Beautiful logo redesign as part of the rebranding of Crossref

Crossref — the non-profit organization that helps make academic content easier to find, link, cite and assess — has today announced a rebranding. They will be announcing new names and new logos for all of their products, and the Crossref logo itself gains a beautiful looking new design. So we say 'goodbye' to this:


And 'hello' to this lovely logo:


The explanation for why they wanted to change the logo makes a lot of sense to me:

We needed an icon to give more flexibility across the web that a word mark cannot do alone. The icon is made up of two interlinked angle brackets familiar to those who work with metadata, and can also act as arrows depicting Metadata In and Metadata Out, two themes under which our services can generally be grouped.

As part of this rebranding, they are formalizing a change from CrossRef to Crossref (with lower case 'R'). Someone had a fun job updating their Wikipedia page:

Wikipedia edit history: CrossRef > Crossref. Click to enlarge.

Inconsistent bioinformatics branding: SAMtools vs Samtools vs samtools

The popular Sequence Alignment Map format, SAM, has given rise to an equally popular toolkit for working with SAM files (and BAM, CRAM too). But what is the name of this tool?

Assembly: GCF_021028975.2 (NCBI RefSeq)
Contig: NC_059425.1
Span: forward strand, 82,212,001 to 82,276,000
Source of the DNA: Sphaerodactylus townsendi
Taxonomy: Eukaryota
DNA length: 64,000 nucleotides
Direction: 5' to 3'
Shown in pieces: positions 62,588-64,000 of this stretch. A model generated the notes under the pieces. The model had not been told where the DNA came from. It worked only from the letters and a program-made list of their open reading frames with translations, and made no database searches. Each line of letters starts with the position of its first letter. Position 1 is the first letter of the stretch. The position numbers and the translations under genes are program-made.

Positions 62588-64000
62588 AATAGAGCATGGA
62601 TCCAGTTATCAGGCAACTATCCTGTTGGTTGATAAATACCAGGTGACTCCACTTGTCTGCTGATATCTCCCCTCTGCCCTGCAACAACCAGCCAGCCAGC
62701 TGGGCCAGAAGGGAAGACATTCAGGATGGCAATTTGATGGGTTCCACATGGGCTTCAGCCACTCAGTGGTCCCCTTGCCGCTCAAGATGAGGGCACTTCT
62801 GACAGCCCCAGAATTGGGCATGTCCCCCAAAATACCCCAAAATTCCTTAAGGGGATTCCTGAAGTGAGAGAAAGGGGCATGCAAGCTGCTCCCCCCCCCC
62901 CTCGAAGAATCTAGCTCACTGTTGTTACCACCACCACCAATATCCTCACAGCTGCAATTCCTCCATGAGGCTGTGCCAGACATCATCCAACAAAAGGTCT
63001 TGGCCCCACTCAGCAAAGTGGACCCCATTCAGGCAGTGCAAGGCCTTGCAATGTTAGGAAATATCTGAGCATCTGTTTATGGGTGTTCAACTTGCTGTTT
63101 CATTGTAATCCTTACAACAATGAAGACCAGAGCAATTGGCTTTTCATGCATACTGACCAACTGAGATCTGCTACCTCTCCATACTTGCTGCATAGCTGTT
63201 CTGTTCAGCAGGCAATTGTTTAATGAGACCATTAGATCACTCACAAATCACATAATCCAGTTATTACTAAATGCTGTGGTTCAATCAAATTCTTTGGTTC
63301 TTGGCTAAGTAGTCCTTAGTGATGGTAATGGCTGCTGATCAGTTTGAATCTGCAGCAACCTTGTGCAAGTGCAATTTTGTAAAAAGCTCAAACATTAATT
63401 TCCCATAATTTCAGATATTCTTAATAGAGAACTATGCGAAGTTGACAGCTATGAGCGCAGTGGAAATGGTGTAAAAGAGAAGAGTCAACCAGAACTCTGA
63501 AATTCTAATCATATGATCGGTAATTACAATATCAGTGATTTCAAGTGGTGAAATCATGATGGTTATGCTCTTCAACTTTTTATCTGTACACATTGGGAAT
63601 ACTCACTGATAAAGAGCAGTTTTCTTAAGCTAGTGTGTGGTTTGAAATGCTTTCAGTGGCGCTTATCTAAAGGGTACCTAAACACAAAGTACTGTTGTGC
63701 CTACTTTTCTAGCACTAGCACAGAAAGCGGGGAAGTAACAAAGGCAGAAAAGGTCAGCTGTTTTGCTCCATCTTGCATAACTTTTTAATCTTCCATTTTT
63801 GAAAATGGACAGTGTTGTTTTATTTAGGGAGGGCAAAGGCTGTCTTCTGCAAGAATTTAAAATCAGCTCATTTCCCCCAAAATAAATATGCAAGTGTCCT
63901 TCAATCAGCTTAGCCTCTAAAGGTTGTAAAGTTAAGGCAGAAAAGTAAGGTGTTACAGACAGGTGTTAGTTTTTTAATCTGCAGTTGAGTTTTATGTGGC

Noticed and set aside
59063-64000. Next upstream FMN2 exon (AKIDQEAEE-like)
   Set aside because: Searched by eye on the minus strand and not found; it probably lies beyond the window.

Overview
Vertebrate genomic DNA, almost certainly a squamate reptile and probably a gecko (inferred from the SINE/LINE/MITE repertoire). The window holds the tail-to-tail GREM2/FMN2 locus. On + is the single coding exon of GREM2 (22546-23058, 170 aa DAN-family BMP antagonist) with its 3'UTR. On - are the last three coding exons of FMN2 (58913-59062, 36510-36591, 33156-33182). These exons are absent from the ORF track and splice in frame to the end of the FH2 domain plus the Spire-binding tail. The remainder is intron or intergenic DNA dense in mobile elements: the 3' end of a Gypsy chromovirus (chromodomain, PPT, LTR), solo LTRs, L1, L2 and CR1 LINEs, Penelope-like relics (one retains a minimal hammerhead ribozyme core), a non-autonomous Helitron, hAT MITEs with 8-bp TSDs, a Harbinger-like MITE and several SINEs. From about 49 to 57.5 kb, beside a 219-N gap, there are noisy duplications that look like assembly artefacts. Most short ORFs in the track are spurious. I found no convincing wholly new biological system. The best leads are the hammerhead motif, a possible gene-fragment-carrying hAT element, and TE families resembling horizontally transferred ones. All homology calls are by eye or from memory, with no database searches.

If we read the official publication, then we see this software described as 'SAMtools' (also described by Wikipedia in this manner).


Head to the official website and we see consistent references to 'Samtools'.


Head to the official GitHub repository and we see consistent references to 'samtools'.

This is not exactly a problem that is halting the important work of bioinformaticians around the world, but I find it surprising that all of these names are in use by the people that developed the software. Unix-based software is typically — but not always — implemented as a set of lower-case commands and this can add one level of confusion when comparing a tool's name to the actual commands that are run ('samtools' is what you type at the terminal). However, you can still be consistent in your documentation!